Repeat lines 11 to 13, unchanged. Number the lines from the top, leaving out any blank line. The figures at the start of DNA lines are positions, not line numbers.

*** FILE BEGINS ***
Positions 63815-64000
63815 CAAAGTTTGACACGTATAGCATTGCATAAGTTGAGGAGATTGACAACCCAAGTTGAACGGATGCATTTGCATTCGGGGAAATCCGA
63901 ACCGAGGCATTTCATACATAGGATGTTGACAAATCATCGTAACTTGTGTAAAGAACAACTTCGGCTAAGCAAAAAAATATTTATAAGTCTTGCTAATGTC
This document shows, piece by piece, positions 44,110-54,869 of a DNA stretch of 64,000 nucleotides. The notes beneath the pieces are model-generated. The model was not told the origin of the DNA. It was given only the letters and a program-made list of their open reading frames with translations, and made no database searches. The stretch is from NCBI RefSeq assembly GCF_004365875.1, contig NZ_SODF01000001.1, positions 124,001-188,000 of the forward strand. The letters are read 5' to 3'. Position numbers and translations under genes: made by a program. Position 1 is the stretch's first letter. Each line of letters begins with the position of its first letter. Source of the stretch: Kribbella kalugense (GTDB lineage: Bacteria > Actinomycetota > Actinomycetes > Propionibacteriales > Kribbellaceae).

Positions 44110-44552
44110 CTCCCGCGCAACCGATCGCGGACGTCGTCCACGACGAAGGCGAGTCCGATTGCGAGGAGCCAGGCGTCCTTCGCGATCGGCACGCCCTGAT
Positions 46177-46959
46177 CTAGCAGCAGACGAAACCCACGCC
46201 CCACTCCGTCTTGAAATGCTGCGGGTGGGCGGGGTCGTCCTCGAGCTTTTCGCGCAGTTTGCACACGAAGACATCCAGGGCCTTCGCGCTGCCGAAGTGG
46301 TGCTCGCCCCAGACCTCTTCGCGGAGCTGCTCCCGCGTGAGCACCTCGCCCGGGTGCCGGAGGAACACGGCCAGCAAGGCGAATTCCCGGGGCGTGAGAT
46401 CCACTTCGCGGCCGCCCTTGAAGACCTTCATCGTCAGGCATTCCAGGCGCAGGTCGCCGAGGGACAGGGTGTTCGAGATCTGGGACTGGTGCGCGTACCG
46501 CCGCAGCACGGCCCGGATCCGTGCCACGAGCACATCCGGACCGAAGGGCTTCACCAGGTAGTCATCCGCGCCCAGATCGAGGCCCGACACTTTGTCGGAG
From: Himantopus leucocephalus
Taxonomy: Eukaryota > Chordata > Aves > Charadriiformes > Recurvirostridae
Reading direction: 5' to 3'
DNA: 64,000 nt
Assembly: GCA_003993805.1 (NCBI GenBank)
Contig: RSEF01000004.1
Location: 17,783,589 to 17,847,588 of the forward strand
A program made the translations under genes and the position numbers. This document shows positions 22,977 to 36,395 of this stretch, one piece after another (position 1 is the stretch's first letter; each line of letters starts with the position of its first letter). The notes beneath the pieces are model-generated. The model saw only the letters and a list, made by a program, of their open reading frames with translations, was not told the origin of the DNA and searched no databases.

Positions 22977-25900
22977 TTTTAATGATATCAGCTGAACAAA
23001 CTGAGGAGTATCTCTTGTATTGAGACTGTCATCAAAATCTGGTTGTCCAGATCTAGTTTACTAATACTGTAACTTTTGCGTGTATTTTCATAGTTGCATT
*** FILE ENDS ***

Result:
46401 CCACTTCGCGGCCGCCCTTGAAGACCTTCATCGTCAGGCATTCCAGGCGCAGGTCGCCGAGGGACAGGGTGTTCGAGATCTGGGACTGGTGCGCGTACCG
46501 CCGCAGCACGGCCCGGATCCGTGCCACGAGCACATCCGGACCGAAGGGCTTCACCAGGTAGTCATCCGCGCCCAGATCGAGGCCCGACACTTTGTCGGAG
From: Himantopus leucocephalus